The European restriction on microplastics have officially taken effect… and what about nanoplastics?


Today marks the commencement of the restrictions on intentionally added microplastics approved by the European Commission three weeks ago. This regulatory measure represents a significant advancement in environmental health, yet questions persist regarding the scope and timeline of these regulations.

Nearly 500,000 fewer tonnes of microplastics in the next 20 years

Aiming to reduce microplastics by approximately 500,000 tonnes over the next two decades, the European regulation on intentionally added microplastics sanctioned on September 25, is now in effect following the twenty-day deadline for its implementation.

It specifically targets microplastics voluntarily introduced by industries into various products such as cosmetics, detergents, paints, medicines, fertilizers, etc. It does not address plastic microparticles resulting from the degradation of plastics in packaging, textiles, waste, etc. Alongside marketing bans, the new European regulations also includes information and labeling requirements on these materials.

NGOs satisfied… except with deadlines and nanoplastics

The adoption of this text is a relief for the NGOs that, since 2017, have been fighting to obtain this restriction on superfluous plastics (notably Surfrider Europe, ClientEarth, the European Environmental Bureau (EEB) grouped within theRethink Plastic alliance). However, as they feared in the light of the preparatory texts, the final result contains major loopholes already highlighted by AVICENN, making this restriction far less ambitious than initially expected.

Very long lead times

Despite warnings from NGOs, the extended deadlines for banning microplastics in sports fields and cosmetics, for example (up to eight and twelve years respectively), raise eyebrows. These timelines surpass those suggested by the Socio-Economic Assessment Committee (SEAC) in 2020, highlighting authorities’ leniency toward industry interests at the expense of health and environmental considerations.

In the absence of strong political will, the NGO group Rethink Plastic Alliance emphasizes the need for industry commitment to ensure effective implementation: “We urge all companies that add microplastics to their products, especially those that are exempt from the restriction or benefiting from longer transition periods, to start using safe, microplastic-free alternatives immediately.”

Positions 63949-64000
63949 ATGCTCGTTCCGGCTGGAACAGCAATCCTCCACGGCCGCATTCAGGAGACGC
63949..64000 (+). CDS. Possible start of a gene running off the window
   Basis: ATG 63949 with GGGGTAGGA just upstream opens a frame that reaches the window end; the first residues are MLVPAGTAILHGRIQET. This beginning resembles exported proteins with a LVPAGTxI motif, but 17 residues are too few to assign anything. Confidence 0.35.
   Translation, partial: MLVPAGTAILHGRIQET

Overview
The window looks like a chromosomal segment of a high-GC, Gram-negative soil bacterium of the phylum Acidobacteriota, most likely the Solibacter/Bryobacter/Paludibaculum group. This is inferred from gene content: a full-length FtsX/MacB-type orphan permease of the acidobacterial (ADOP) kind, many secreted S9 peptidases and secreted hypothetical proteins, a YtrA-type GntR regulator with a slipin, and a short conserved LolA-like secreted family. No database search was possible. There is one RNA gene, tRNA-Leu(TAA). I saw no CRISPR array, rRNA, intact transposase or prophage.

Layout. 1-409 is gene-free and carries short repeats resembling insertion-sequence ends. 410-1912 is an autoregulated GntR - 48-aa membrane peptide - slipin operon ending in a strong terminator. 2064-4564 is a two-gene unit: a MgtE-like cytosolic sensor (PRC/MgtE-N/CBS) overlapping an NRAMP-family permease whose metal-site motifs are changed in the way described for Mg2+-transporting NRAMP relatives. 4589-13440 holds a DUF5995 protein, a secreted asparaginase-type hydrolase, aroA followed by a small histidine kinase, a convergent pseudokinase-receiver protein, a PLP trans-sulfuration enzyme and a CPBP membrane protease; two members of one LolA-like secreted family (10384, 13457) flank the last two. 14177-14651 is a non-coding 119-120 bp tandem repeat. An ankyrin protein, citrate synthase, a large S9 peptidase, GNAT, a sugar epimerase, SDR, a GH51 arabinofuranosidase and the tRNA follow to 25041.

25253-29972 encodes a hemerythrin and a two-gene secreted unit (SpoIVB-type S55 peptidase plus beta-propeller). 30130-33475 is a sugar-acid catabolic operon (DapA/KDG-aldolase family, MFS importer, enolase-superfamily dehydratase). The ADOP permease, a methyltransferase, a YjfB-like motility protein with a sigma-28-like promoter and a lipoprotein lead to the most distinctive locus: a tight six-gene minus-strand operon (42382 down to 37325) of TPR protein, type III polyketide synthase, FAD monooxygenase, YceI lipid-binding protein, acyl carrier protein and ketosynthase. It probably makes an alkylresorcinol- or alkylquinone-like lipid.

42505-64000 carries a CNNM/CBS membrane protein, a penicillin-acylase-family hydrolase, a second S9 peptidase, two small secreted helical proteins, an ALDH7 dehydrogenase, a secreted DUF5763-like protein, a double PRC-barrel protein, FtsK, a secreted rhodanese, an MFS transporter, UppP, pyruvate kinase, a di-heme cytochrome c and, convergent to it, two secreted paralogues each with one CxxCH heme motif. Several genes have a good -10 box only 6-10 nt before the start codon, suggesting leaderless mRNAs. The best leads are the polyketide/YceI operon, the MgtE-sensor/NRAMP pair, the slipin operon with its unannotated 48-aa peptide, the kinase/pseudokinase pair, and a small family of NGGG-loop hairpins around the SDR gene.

What about small nanoplastics?

The proposed restriction does establish a lower limit for the size of microplastics, and includes all small plastic particles, including nano-plastics (commonly defined as plastics smaller than 1 µm). However, the text introduces a temporary exemption from the regulation for particles smaller than 100 nm in all dimensions (and 0.3 µm in length), when“the concentration1According to the current text “may not be placed on the market as substances on their own or, where synthetic polymer microparticles are present to impart a desired characteristic, in mixtures at a concentration equal to or greater than 0.01% by mass.”of synthetic polymer microparticles cannot be determined using available analytical methods or accompanying documents“, until such methods become available. Absent from the initial proposal drafted by the European Chemicals Agency (ECHA), this exemption was introduced along the way.

It is essential that the Commission clarify how this exemption will be lifted, because, as experts from the University of West England have pointed out in a report report to the Commission at the beginning of the years, the health and environmental risks are even greater at the nano scale and the exemption of nanoplastics represents a “gaping hole” in the regulations. Recent advances in nanoplastic detection2See our dedicated fact sheet on this subjectrisk being hindered back by a lack of regulatory requirements. The considerable progress made in recent years in the metrology of metallic nanoparticles (titanium dioxide and nanosilver nanoparticles in particular) would probably have been much more tentative without the strong impetus of the European regulations imposed “nano” labelling on cosmetics, biocides and foodstuffs in 2013 and 2014, even though these methods were not fully developed at the time.

On a related note: the next NanoMesure France webinar, scheduled for October 20, will focus on the potential of Raman spectroscopy for characterizing titanium dioxide nanoparticles and micro- and nanoplastics.

To be followed …

Upcoming Nano Agenda

Nanotechnologies & Smart Materials (Smart Nano 2024, Bali)
Materials science and nanotechnology (Copenhagen, Denmark)
European School On Nanosciences & Nanotechnologies (UGA, INP, CNRS & CEA, Grenoble)

Notes and references

  • 1
    According to the current text “may not be placed on the market as substances on their own or, where synthetic polymer microparticles are present to impart a desired characteristic, in mixtures at a concentration equal to or greater than 0.01% by mass.”
  • 2
    See our dedicated fact sheet on this subject